Coach Audia’s Passion for Tennis

How Coach Audia inspires his team on and off the court

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Chloe Froeschner

Coach Audia at the City High vs. Liberty High tennis match.

Chloe Froeschner, Reporter

From being the assistant coach for the boy’s tennis team to being the head coach of the varsity girl’s tennis team, Dominic Audia has been managing different roles for nine years.

Audia has been a part of the City High tennis community since 2013 and has been playing tennis since he was 12. When the previous City High girl’s varsity tennis coach received a job offer at Iowa City West High School, the job of head coach opened up. Audia went through the application process and received the title of head coach for the City High varsity girl’s tennis team.

Starting this new position meant that Audia was taking on lots of new responsibilities including reporting scores, ordering uniforms, clearing athletes to play, fundraising, and keeping track of finances. With the lack of tennis courts at City High, all four of the junior varsity and varsity teams have had to accommodate by finding other courts to use. Audia has arranged for the varsity girl’s team to use the University of Iowa’s outdoor courts at Hawkeye Tennis and Recreation Center (HTRC) and the North Dodge courts when the weather requires it. The task for Audia to arrange these courts for the team is not an easy task. He has to make sure the team has enough funds to pay for the courts and has created a partnership with North Dodge to ensure that the team almost always has a place to practice.

Along with his new responsibilities, Audia has been acclimating to coaching a little differently. Girl’s and boy’s tennis have different rules and strategies. The main goal for Audia this season is to teach the team to get up to the net and attack from there. Over the past few months, Audia has noticed a tremendous amount of development amongst the team and individual players.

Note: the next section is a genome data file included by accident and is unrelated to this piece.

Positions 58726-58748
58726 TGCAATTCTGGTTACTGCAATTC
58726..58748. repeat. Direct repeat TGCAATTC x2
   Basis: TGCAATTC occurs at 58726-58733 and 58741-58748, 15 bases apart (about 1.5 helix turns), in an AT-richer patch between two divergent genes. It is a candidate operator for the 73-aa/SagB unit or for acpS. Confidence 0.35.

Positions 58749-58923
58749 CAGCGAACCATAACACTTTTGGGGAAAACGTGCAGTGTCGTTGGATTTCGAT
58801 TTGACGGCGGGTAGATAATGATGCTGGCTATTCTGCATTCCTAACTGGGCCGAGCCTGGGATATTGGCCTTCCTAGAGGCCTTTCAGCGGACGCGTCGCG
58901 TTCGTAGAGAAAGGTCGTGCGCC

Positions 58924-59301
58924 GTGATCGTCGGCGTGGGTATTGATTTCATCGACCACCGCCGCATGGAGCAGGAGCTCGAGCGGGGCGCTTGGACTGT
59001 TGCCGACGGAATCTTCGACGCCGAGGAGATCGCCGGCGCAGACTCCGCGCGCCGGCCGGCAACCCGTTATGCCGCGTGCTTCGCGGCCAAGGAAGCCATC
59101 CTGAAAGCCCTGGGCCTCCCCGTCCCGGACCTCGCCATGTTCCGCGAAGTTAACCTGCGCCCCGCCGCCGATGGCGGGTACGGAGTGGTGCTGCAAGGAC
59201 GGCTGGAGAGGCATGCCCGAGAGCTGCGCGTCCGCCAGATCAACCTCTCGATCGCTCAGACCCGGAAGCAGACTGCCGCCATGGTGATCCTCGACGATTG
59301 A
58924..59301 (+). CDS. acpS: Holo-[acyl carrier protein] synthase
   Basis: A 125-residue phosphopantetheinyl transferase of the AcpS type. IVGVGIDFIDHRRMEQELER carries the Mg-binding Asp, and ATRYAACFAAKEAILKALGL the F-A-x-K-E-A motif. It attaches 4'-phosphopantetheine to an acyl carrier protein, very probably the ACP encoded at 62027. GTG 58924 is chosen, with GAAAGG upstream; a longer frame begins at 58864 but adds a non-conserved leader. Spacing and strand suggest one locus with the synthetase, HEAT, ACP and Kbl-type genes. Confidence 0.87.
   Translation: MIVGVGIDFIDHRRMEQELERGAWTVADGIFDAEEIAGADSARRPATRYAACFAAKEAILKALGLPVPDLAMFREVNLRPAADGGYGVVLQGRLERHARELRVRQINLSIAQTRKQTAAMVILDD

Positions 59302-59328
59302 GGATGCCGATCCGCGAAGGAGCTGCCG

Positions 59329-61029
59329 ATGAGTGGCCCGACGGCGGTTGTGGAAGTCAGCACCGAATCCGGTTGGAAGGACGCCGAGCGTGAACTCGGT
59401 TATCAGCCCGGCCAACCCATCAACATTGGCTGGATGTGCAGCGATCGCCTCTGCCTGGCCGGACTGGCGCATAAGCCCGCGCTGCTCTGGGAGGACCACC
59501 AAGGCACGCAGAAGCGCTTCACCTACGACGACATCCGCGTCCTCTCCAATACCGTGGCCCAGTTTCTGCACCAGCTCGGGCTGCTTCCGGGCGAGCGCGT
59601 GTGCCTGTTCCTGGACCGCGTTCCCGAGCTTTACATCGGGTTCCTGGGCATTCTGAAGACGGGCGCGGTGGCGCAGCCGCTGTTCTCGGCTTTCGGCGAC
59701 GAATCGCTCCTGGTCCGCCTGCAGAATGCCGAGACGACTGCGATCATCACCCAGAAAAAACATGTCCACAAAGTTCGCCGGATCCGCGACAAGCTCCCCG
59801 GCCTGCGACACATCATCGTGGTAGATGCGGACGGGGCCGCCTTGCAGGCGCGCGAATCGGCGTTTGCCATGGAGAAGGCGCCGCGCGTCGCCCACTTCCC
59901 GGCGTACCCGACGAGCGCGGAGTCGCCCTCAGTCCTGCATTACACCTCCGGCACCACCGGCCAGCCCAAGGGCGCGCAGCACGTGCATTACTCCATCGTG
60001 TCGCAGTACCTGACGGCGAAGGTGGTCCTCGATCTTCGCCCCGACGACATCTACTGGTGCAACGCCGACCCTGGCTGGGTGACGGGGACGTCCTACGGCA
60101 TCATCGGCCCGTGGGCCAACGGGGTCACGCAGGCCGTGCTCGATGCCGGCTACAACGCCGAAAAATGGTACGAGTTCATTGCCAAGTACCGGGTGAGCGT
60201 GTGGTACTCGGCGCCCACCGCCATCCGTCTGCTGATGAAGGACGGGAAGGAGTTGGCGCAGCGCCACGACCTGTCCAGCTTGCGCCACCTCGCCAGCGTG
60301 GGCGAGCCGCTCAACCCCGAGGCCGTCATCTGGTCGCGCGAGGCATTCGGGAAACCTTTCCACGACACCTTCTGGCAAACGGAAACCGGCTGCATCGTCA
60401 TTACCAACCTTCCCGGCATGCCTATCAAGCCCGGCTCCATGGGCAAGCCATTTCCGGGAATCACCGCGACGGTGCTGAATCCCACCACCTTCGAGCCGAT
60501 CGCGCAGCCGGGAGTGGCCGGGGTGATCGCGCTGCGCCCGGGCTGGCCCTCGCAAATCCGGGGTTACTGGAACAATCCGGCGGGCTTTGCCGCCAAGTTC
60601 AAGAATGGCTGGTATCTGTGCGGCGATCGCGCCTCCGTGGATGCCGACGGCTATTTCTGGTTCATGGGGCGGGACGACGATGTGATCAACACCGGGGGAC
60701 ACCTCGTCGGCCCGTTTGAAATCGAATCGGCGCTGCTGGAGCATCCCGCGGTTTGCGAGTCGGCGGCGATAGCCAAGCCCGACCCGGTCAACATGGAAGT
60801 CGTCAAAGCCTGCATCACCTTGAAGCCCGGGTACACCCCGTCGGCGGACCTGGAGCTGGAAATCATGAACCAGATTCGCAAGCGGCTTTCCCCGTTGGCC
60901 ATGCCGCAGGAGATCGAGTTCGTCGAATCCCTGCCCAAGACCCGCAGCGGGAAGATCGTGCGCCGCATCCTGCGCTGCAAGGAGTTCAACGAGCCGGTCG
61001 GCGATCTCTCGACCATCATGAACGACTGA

Audia has noticed a strong connection between the players on and off the court.

“In doubles, [the team] learns how each other plays,” Audia stated. “They can almost talk telepathically and they know what the other person is going to do.”

While off the courts, Audia has recognized just as equal a relationship between the team.

“They were laughing hysterically for forty-five minutes all the way up to [one of their matches] and forty-five minutes on the way back,” Audia described. “Seems like [the teammates] are all really good friends.”

The increase in players from last season to this season is very exciting for Audia. Last season, only fifteen players between junior varsity and varsity played tennis while this year, there are around forty players between the two teams. This increase in players has accentuated the potential for the team; considering the number of young players on the teams. Putting aside the competition aspect of the sport, Audia focuses on a main goal: having fun.

“It has always been my primary goal to make sure that all the girls develop a lifelong passion [for tennis]. Winning or losing is secondary,” Audia said.

Coach Audia wants his team to enjoy the game, have fun, and continue to play forever.